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Safety Committees - Safety Culture: It's Not Just Another Trend

By: Greg Gerganoff
Tel: 303-330-4616
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Safety culture is a term frequently bandied about in today's business world and sounds as trendy as "mission statements" were years ago. (Let's not forget "best in class". First time I heard this at a company meeting I looked around to make sure I hadn't mistakenly wandered into a dog show. Really?)

What is a safety culture and if everyone is talking about this where do I get one? First every business has a safety culture. (1) Second why be concerned about safety culture? Independent research of OSHA VPP sites confirms that a strong safety culture has the single greatest impact on incident reduction. No other activity has such influence on safety. This means an organized safety program along the lines of OSHA VPP produces results. (OSHA VPP utilizes many of the elements listed below.) (2) That is why a sound safety culture is valuable and effective.

Before discussing improving your safety culture ponder this; the late Peter Drucker said of management, "Most of what we call management consists of making it difficult for people to get their work done." A functioning safety culture avoids Drucker's descriptor.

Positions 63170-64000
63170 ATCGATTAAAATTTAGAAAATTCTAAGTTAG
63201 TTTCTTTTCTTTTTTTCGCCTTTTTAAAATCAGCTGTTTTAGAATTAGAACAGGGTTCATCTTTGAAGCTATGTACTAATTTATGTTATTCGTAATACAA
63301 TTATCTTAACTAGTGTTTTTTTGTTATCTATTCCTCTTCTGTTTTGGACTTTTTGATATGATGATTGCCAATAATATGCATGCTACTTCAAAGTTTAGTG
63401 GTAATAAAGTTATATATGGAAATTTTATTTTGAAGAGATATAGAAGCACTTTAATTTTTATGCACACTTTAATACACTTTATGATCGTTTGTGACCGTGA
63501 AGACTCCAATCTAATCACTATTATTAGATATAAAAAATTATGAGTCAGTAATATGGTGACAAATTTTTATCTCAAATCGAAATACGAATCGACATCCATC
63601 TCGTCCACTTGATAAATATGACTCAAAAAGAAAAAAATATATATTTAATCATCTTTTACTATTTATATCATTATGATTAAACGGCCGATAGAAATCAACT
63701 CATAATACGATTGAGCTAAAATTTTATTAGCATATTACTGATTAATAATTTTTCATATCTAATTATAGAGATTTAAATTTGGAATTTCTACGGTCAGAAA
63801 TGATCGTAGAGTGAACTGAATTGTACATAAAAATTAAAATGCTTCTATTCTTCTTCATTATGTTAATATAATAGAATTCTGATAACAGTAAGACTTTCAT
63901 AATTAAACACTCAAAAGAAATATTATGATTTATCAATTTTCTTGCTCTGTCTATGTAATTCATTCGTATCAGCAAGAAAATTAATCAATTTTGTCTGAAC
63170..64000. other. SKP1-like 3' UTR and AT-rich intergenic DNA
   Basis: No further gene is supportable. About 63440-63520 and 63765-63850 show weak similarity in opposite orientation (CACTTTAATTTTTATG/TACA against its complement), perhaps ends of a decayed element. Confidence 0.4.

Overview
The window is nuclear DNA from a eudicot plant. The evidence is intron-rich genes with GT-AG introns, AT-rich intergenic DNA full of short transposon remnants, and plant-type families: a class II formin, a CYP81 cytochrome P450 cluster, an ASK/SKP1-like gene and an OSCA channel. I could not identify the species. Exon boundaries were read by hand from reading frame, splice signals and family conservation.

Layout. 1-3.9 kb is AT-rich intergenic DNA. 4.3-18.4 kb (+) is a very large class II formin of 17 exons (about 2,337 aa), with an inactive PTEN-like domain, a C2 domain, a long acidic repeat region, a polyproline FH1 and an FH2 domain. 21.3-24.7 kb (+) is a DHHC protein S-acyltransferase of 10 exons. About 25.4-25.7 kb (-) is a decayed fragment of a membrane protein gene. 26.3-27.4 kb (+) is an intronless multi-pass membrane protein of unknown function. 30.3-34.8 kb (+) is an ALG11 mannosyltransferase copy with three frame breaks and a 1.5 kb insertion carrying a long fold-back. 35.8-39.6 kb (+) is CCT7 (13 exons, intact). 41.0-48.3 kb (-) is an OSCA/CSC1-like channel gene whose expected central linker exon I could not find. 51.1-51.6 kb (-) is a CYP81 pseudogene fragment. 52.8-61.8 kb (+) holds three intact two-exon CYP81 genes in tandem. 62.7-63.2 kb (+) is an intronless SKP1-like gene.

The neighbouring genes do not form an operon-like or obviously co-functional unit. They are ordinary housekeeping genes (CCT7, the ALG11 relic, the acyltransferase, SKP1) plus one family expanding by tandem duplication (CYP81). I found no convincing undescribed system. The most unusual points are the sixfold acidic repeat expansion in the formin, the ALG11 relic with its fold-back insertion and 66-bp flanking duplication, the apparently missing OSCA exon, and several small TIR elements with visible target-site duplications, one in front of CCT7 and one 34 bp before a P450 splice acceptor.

So how do you improve your safety culture? Fairly easily. First, top management must want do to this. Second, top management and labor need by involved. Safety culture is a joint venture. Third, the key words are persistence and patience combined with more persistence and more patience. With management and labor collaborating combined with the safety manager providing technical guidance your safety culture can grow into the effective system implied in the name. But first some fundamentals.

Two guiding thoughts before proceeding to specifics: A functioning safety culture is one where both labor and management seek to identify and eliminate safety hazards is a common objective though each will have its own particular role. Implied in the common goal is labor readily identifying hazards AND management providing effective help/pathway for fixing identified hazards requiring its involvement. (Labor should carry out repairs that are simple/easy and according to its level of expertise/knowledge thus reducing management's time handling simple fixes.)

Respect. This means both groups deal with each other with acknowledged respect. If a good idea is raised it should be acted on. Ideas less than perfect, won't work for some reason or are infeasible management need explain/discuss why. Management need listen to labor's explanations as well to avoid a fix creating a problem. (Sometimes management's solution may create another hazard, interfere with production, make labor's job needlessly more difficult, etc.) This mutually respectful communicative process results in the transfer of knowledge and information missing in either group.


  • Management will oversee, act on, support and encourage safety manager, labor and subordinate managers.

. . .Continue to read rest of article (PDF).

Greg Gerganoff, ASP, CSP, Esq., is an OSHA / MSHA Safety field and compliance expert with experience in the heavy construction, oil and gas, mining, pipeline, and trenching and excavation industries.

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